It is worth knowing that it is challenging for people of such a culture, recent history, and social conditions to open up. Do not be surprised when they answer simple and general questions about life or the philosophy of existence in a roundabout way. They are great at it. Sometimes, however, this roundaboutness is a way to actually answer while it seems confusing at first. Sometimes, as Indians in the Charles May novels did, the answer does not seem to relate to the question but carries a hidden meaning. Sometimes silence is the answer.

I did not understand the local mentality, culture's intricacies, and communication nuances for a long time. I was like a blind man in the dark. I am always eager to listen and observe, and it helped me. When I could gain someone's trust, I turned into all ears to give the other person space to open their mind and heart.

Progress is a new idea in Cambodia. It is disliked by older generations, severely experienced by genocide and longing for the times of the old order. Nobody can monopolize the saying, "these used to be the times." People said this thousands of years ago and still say it today. Anyway

Someone's "times" always happen here and now.

The Khmer Rouge ruined Cambodia (1975-1979). Traumatized people resort to the known and proven to maintain the illusion or at least a delusion of control. When in fear, God is near. In countries of a living tradition, one does not need to seek anything because everything is already known.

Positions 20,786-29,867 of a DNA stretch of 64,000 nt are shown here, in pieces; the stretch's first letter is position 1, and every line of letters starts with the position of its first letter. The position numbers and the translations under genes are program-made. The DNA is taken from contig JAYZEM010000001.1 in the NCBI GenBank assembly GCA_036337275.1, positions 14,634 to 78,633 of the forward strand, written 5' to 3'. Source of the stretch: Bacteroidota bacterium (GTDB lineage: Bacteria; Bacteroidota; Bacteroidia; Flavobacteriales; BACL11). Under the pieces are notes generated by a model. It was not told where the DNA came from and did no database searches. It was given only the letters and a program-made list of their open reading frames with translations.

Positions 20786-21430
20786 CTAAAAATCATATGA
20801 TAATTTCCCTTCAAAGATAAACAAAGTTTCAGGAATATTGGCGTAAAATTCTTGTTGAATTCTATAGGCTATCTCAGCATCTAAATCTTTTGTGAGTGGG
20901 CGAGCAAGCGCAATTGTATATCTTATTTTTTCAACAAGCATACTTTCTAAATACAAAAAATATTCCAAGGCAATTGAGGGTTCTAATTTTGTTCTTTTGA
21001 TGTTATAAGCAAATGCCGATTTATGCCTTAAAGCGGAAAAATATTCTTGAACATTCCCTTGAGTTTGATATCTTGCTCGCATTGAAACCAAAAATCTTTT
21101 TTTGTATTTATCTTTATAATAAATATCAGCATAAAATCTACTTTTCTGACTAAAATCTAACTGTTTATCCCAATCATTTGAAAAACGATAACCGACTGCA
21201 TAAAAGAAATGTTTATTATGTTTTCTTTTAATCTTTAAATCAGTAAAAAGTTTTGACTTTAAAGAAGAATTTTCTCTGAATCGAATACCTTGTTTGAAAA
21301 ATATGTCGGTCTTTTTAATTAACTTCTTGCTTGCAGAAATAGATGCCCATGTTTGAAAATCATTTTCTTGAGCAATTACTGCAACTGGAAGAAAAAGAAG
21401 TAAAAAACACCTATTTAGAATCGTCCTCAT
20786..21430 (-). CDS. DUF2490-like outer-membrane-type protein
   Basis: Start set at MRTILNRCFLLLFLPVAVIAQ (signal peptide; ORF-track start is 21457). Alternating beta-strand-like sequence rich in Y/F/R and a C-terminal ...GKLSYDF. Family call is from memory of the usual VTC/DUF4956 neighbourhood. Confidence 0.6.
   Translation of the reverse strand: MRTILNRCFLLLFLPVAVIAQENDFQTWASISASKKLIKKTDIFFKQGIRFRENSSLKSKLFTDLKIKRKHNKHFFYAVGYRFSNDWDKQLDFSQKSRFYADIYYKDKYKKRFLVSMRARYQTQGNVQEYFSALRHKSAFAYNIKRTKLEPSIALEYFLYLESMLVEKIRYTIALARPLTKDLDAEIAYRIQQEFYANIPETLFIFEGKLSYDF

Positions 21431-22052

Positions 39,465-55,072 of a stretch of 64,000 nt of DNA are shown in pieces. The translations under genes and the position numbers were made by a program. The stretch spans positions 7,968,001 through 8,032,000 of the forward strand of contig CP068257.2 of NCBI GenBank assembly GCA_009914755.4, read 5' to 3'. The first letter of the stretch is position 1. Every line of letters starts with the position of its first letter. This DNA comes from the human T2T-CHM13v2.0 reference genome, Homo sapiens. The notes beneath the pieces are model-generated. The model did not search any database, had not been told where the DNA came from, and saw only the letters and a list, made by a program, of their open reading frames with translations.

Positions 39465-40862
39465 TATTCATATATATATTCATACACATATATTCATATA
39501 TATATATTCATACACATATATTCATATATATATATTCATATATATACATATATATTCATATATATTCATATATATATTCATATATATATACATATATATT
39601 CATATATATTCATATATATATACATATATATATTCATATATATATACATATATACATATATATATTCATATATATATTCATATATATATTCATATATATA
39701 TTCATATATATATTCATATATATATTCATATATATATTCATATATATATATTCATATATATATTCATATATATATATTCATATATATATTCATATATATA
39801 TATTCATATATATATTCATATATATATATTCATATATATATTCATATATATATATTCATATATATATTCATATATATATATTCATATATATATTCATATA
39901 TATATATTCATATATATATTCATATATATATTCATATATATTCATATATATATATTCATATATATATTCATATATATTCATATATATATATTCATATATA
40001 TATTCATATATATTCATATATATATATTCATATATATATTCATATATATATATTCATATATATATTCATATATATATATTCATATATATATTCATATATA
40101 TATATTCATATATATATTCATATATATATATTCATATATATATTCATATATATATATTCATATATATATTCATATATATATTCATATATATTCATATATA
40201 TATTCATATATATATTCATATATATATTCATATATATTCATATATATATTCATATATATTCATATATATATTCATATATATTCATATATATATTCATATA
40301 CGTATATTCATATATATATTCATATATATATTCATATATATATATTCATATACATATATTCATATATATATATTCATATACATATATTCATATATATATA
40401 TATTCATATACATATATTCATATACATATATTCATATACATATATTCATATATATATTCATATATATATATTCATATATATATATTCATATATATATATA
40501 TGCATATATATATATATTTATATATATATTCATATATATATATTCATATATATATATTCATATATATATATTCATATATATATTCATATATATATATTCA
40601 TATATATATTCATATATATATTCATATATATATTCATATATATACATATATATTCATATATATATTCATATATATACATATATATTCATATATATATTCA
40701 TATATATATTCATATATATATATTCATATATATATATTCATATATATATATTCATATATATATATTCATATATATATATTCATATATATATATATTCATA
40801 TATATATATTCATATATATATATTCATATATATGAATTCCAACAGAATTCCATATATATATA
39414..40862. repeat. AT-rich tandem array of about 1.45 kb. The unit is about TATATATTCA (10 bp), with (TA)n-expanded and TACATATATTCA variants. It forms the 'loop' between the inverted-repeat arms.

It is enough to comply with expectations, and everything will be fine. This approach is already an outdated, old memory for us, the people of the West,

Isn't it?

Cambodia is a state of mind. I have no better name for it. Even when I lived there, it was hard for me to believe that such a country even existed...

And yet, for many people, it is the place they know and will only know as "this one," "the one and only" - world!

Walking through the streets of Phnom Penh, I already had the impression that Cambodia would become an ephemeral memory on the day of my final departure. It will be like clear fragments of a dream between the blobs of oblivion. Even while living there, I wondered if I would remember this country. Therefore, I carefully took notes and, with the help of local residents, translated its quirks and features into terms with which I was familiar.

So I could look at the world through Khmer eyes, listen with Khmer ears, touch the world with their touch, taste it with their taste and think with their thoughts.

Sometimes it seems to me that Cambodia miraculously confuses the arrow of time. This is just an illusion because the country keeps up well with the rest of the world. Cambodia has its own idea for the world solution or a total lack of that vision; choose what you think is true. Exclusively and uniquely, the old combines here with the new. If you ask me, the more I open my eyes to it, the more I refrain from judging whether it is right or wrong.

Let this serve as an introduction.

See you in the following parts of the "About Cambodia" series!

P.S. Articles in the "About Cambodia" series may be subject to corrections. I keep finding sources that change or enrich the previously gathered knowledge.

English edition subtitles:

Kaleidoscopy - In my native Polish language, a thing that often changes without control can be described as "changing like in a kaleidoscope." The word kaleidoscopy, as a profession, science and discipline, is my own invention.